Walcott snub shows no one's place is safe, says Ferdinand
Captain tells Arsenal winger to come back stronger but says reputations count for little
Thursday 03 June 2010
Rio Ferdinand's advice to Theo Walcott after he was dropped from England's World Cup squad was simple: never let it happen again.
If the team's captain had to give a verdict on the impact the omission will have, he would probably say that Fabio Capello's decision to go with established players is spot on. The Italian has selected a World Cup squad that is older and more experienced than any of its predecessors and Ferdinand believes there are parallels between England this year and the winners of 1998 and 2006, France and Italy. But the defender also knows exactly what the winger is going through after failing to make the cut for the European Championship in 2000 himself.
"Theo will go away and work hard to hit the manager back between the eyes," Ferdinand said. "He will make sure that he's part of the next squad after this championship.
"I have been there. It was the worst feeling in the world – devastation. I can understand fully how Theo and the other guys feel."
Ferdinand was told of his omission by manager Kevin Keegan at the England team hotel and insisted that however you are told, "any way is a bad way". He was then asked to take up a position on the bench for the friendly against Ukraine, which did little for his mood.
The low of that moment forced him to change his lifestyle and he has encouraged Walcott and the rest of Capello's unfortunate seven to go through their games and iron out any weaknesses. However, he does not think that when they found out how England's preliminary World Cup squad was to be reduced from 30 to the final 23 on Tuesday it should have come totally out of the blue.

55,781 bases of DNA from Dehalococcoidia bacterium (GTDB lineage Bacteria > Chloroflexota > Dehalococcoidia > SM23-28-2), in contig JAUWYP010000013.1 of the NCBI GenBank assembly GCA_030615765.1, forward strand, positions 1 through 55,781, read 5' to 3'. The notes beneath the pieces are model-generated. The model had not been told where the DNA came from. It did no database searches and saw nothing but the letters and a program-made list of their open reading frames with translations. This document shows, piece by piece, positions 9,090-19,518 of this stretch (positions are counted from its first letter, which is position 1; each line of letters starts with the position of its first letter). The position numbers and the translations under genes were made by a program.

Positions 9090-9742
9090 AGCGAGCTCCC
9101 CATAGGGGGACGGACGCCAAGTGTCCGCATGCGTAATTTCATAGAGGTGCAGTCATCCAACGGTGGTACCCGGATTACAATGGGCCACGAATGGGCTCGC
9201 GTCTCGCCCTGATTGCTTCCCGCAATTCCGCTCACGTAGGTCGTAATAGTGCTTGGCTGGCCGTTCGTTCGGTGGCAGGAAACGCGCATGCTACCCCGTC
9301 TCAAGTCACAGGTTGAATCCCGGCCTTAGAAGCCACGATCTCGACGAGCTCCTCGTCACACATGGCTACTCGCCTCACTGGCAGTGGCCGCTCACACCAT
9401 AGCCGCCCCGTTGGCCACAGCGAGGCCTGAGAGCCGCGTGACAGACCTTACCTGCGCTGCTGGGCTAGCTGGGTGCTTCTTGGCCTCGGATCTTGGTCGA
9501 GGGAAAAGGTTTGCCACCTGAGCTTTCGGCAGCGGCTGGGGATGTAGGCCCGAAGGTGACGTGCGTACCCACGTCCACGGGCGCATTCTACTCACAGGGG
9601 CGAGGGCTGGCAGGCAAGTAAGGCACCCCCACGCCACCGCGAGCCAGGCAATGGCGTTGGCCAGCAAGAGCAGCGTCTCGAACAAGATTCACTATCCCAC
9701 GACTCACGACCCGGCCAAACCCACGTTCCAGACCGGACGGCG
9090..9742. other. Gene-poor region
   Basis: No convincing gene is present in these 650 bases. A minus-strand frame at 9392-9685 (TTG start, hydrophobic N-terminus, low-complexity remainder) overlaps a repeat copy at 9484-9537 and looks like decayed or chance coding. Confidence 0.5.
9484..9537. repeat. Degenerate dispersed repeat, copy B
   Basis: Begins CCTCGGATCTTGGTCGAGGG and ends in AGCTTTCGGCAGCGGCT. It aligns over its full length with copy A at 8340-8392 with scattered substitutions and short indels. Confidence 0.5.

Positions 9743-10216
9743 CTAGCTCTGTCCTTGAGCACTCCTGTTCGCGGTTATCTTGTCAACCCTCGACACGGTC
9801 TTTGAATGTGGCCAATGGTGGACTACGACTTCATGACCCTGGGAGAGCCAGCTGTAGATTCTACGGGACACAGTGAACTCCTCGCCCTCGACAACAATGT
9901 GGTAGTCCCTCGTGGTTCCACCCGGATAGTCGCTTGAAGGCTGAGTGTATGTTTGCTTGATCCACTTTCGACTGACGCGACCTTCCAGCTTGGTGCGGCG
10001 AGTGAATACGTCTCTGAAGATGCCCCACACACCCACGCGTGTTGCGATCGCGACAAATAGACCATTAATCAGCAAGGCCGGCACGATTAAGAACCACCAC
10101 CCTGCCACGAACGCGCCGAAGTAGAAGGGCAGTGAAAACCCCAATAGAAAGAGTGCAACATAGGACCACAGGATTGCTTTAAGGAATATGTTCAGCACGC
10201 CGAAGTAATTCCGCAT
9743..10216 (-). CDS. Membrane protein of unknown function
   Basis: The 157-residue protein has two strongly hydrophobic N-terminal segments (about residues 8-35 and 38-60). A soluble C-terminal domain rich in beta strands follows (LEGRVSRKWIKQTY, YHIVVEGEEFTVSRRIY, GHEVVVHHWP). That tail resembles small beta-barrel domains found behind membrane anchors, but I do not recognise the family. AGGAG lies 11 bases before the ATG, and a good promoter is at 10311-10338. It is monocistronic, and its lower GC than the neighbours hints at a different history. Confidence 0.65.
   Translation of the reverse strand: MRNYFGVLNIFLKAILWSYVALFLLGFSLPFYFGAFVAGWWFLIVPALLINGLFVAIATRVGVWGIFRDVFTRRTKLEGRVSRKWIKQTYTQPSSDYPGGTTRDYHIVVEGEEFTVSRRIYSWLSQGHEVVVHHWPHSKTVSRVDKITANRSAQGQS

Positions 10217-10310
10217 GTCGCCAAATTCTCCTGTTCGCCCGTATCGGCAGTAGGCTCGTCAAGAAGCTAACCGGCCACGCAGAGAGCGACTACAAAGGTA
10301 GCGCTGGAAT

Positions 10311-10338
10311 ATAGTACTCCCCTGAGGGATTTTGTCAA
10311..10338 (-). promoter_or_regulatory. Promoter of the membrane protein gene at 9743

Ferdinand said: "I can understand that Theo went to the last World Cup as the young protégé, as part of his development for this one, and it hasn't panned out the way people expected. But I don't think anything would have been a surprise for me. I saw the way that the manager was.
"No one's safe in this squad. Reputations may have got in the way in the past. Now you can't say to yourself, 'If I have two or three bad games I'm still going to play,' which was the attitude of some players in the past."
While Walcott was still struggling to come to terms with his omission yesterday, Ferdinand was holding court at a Nike No More Talk event. Just hours before the squad flew to South Africa, there were no signs that the burden of the nation's expectations were weighing heavily on his broad shoulders. He even poked fun at one of his predecessors, David Beckham, whose role in the preparations for this World Cup appears to have been to relieve the tension.
The former England captain's official role in South Africa will be as one of Capello's backroom staff and there will be ambassadorial duties too. But Ferdinand admitted: "We keep messing about with him and asking him 'what are you doing with the World Cup squad? You coaching? What are you bringing to the table?'"
Beckham may have fewer crossing sessions to lead on the training ground now that Walcott, who was looking forward to taking his advice, has been left behind. Ferdinand will turn to him for guidance on captaincy if he needs it but feels the experience that is in the squad already gives England a good chance of success.
This World Cup will be Ferdinand's fourth and he is perfectly at home on the biggest stage now. Not least, it seems, because he is not alone as a seasoned international. "If you look at other teams who have won things they've all had great experience," Ferdinand said. "That is a good omen for us. The French team that won the World Cup in 1998 had a lot of experience, as did Italy last time. We've got experience in all the right areas and it's a matter of knitting it all together, working together and becoming a good unit."
Having Shaun Wright-Phillips as one of those elements can only be to England's benefit, according to Ferdinand. The Manchester City winger missed out on the last World Cup when Walcott was the surprise inclusion. But now the tables have been turned, his captain is confident Wright-Phillips will make his six years of international experience and 31 caps count.
"Wrighty came on against Japan on Sunday and was his industrious self," Ferdinand said. "He's a player who has inspired his team-mates at City for years with the way he plays. He runs at people, he tempts people to make tackles, he can win you free-kicks around the box and he has a goal in him." He also has the advantage of Capello's patronage and if England are to fulfil their potential– and not regret leaving out Walcott – the Italian will need him to make the most of it.
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